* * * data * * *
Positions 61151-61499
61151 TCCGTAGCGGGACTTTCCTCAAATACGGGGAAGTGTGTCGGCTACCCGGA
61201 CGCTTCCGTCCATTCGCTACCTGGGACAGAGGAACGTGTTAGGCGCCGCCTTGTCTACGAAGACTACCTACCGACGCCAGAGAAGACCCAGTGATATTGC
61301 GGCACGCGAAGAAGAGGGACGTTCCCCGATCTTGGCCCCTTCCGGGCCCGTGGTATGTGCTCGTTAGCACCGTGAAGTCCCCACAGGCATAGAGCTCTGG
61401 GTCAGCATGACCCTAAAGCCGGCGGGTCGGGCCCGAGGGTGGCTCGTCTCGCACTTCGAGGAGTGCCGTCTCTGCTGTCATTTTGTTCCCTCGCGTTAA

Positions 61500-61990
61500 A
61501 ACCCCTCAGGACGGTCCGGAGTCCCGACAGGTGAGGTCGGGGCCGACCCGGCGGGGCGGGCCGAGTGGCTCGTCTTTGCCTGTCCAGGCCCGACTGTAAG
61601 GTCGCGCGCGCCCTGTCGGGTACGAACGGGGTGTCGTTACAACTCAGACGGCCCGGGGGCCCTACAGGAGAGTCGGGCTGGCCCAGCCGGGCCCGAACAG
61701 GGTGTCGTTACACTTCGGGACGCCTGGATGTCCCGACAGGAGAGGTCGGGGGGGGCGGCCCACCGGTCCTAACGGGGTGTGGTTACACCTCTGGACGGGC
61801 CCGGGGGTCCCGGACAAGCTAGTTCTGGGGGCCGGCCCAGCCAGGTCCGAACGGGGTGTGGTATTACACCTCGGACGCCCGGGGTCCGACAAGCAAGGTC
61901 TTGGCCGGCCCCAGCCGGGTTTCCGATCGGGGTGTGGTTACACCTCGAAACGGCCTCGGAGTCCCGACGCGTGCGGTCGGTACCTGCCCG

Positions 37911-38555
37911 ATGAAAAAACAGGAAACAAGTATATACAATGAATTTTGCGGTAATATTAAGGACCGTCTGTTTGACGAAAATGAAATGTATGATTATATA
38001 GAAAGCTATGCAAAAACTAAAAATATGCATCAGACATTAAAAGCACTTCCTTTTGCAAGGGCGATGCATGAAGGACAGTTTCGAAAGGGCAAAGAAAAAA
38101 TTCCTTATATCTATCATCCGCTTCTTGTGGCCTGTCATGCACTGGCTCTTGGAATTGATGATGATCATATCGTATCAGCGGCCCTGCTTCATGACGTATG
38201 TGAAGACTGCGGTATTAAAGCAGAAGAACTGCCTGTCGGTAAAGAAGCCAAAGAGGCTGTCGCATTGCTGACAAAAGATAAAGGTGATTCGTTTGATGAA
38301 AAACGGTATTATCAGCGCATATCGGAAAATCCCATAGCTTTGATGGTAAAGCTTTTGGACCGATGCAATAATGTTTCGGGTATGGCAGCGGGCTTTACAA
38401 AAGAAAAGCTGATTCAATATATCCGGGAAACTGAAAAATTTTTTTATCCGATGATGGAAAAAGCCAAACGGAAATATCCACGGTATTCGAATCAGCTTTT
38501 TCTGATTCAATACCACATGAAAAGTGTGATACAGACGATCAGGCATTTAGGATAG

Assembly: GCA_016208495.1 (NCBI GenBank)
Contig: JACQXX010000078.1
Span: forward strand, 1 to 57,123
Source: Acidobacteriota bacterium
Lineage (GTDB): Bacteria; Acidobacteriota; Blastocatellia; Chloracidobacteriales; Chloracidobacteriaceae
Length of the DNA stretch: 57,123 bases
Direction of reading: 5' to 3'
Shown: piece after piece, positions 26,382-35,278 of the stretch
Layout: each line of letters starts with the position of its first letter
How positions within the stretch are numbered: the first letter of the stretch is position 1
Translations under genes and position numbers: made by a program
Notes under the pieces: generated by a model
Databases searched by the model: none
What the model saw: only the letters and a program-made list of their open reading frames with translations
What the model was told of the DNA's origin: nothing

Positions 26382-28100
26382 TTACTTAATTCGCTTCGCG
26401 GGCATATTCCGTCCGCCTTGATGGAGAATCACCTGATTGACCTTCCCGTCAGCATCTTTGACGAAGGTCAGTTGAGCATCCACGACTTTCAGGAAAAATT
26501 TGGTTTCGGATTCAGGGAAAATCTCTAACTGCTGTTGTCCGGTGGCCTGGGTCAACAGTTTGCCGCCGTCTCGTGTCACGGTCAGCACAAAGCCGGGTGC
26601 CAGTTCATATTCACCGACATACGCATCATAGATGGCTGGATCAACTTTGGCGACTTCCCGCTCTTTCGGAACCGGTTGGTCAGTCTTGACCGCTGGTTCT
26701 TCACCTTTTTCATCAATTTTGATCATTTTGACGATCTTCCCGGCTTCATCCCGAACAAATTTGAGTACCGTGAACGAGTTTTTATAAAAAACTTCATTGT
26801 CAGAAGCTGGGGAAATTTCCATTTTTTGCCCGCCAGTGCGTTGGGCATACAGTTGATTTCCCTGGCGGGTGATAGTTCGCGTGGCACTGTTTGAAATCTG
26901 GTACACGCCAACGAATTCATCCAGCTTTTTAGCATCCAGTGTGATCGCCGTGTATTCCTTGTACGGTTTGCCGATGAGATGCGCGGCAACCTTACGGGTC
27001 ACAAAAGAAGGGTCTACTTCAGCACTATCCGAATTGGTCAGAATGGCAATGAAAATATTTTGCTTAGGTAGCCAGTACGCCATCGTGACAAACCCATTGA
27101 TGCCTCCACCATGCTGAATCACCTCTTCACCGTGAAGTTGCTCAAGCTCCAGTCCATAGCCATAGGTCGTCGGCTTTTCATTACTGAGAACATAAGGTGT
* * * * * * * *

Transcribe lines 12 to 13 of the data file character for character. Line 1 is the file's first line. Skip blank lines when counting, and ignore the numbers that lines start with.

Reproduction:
61901 TTGGCCGGCCCCAGCCGGGTTTCCGATCGGGGTGTGGTTACACCTCGAAACGGCCTCGGAGTCCCGACGCGTGCGGTCGGTACCTGCCCG

Positions 37911-38555